Moreover, the acquisition of the lakefront parks symbolized a physical connection of the Emerald Necklace, a topographical clasping of sorts. It's something that Brian Zimmerman has been touting as a goal since he arrived. He and his deputies want, and have always wanted, to bring Clevelanders to the lakefront.
And they intend to do so by any means necessary.
Back in September, while campaigning for the levy, he said that he thought the lakefront was a key piece not only of the Metroparks' future, but the region's economy. (Zimmerman was unavailable for an interview for this story.)
"One of our goals is: What is it going to take to attract and retain high school and college graduates?" Mr. Zimmerman said while gazing at downtown Cleveland from Edgewater Park (printed in Crain's on Sept. 15). "We're really trying to fulfill that competitive advantage that I think Cleveland has versus any other industrial city in the country."
That type of rhetoric, especially on the campaign trail, made it seem as though levy dollars might be directly involved in capital improvement projects at the the lakefront parks. The Metroparks inherited $14 million from the state as part of their deal with the Department of Natural Resources, and Sue Allen said that that money will be allotted over the next three years.
As for the levy money?
"That constitutes almost two-thirds of our operating budget," said Allen. "It's used to preserve and protect the whole park district."
Allen reiterated earlier comments by commissioner Debbie Berry that the levy increase was necessary, in part, because of property devaluation and cutbacks from the state. But that bogus logic suggests that a tax increase would be compensatory, just to keep the park district at the same level at which it already operates. As it stands, even with property devaluation, the net gain is $20 million, right?
"I'll have to check my numbers," said Sue Allen.
And is the pursuit of capital improvements at the lakefront parks a reason for the levy increase? Scene asked the Metroparks for the record.
"No, that's not the case," Allen said.
The Historic Euclid Beach Conundrum
Euclid Beach Park is brittle and blustery in December. A single playground, of the scale and simplicity you'd typically see in a suburban backyard, squats among the trees and picnic tables on this plot's minor acreage. The metal is so cold it's hot.
To the North, the lake crashes angrily against the strips of rock that delineate swimming areas which, thanks to poor water quality, remain largely theoretical. "Swim at Your Own Risk" signs likely aren't that elusive, intangible "something" which Zimmerman and the commissioners say is necessary to attract visitors to the lakefront.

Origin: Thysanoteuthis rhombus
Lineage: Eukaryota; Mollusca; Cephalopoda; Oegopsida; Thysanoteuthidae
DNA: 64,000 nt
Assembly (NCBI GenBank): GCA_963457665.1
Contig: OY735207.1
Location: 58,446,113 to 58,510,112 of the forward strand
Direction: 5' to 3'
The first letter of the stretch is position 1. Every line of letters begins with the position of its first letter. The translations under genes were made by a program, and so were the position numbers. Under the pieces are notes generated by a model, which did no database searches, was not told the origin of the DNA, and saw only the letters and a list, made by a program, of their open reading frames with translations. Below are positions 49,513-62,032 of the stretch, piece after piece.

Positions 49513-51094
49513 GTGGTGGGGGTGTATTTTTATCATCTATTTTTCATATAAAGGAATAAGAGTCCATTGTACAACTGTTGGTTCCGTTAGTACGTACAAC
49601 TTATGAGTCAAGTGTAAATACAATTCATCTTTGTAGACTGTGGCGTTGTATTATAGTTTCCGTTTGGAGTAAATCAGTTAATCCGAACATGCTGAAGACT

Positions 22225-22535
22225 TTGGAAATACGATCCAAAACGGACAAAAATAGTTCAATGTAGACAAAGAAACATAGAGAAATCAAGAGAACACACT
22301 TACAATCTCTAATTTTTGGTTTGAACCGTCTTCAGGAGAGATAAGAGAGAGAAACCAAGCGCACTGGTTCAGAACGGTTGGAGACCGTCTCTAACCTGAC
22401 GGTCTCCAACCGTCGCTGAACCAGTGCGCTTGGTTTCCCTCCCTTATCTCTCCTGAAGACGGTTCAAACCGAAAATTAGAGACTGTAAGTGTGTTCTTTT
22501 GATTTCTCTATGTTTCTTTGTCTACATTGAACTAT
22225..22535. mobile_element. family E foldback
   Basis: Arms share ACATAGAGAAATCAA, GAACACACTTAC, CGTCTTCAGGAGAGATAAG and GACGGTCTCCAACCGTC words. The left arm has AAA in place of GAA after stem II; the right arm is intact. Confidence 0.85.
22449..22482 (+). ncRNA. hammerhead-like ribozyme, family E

On Lakeshore Boulevard, south and slightly east, machines rumble and skirl at the behest of the Northeast Ohio Regional Sewer District. That agency is in the midst of a $197 million project to create additional underground storage capacity for stormwater. Until the project is completed — roughly the first quarter of 2015, based on recent projections provided by Jennifer Elting at NEORSD — raw sewage will continue streaming directly into the lake every time it rains due to the joint treatment of stormwater and sewage.
Euclid Beach has seen the most calamitous effects on its water quality due to sewage, and it stands to see the most dramatic improvements when the sewer district project is complete.
But no one's swimming now. The rocks out on the water are so spiderwebbed with ice it looks like white paint has been splashed on them from low-flying cropdusters. A pier, which extends from the promenade out to the water's edge, is slanted and stumpy and lined with Victorian lamps.
This was once the famed Euclid Beach amusement park, America's roller coaster capital before Cedar Point, alive now only in the memories of seniors and nostalgic, sepia-toned postcards. Residents want to see the current Euclid Beach restored: not to its former glory, but to a new, more modest functionality.
In 2012, Northeast Shores Development Corporation, in conjunction with LAND Studio, contracted the design firm MKSK in Columbus to produce a comprehensive vision plan for the future of Euclid Beach Park. That plan, which was undertaken after extensive community feedback, imagined an $8.5 million makeover, all told. The plan leveraged the park's current infrastructural resources, envisioned greater connectivity to the adjacent Villa Angela Park and Wildwood Marina, promoted sustainable design options and residents' desire for green space and increased capacity for group gatherings.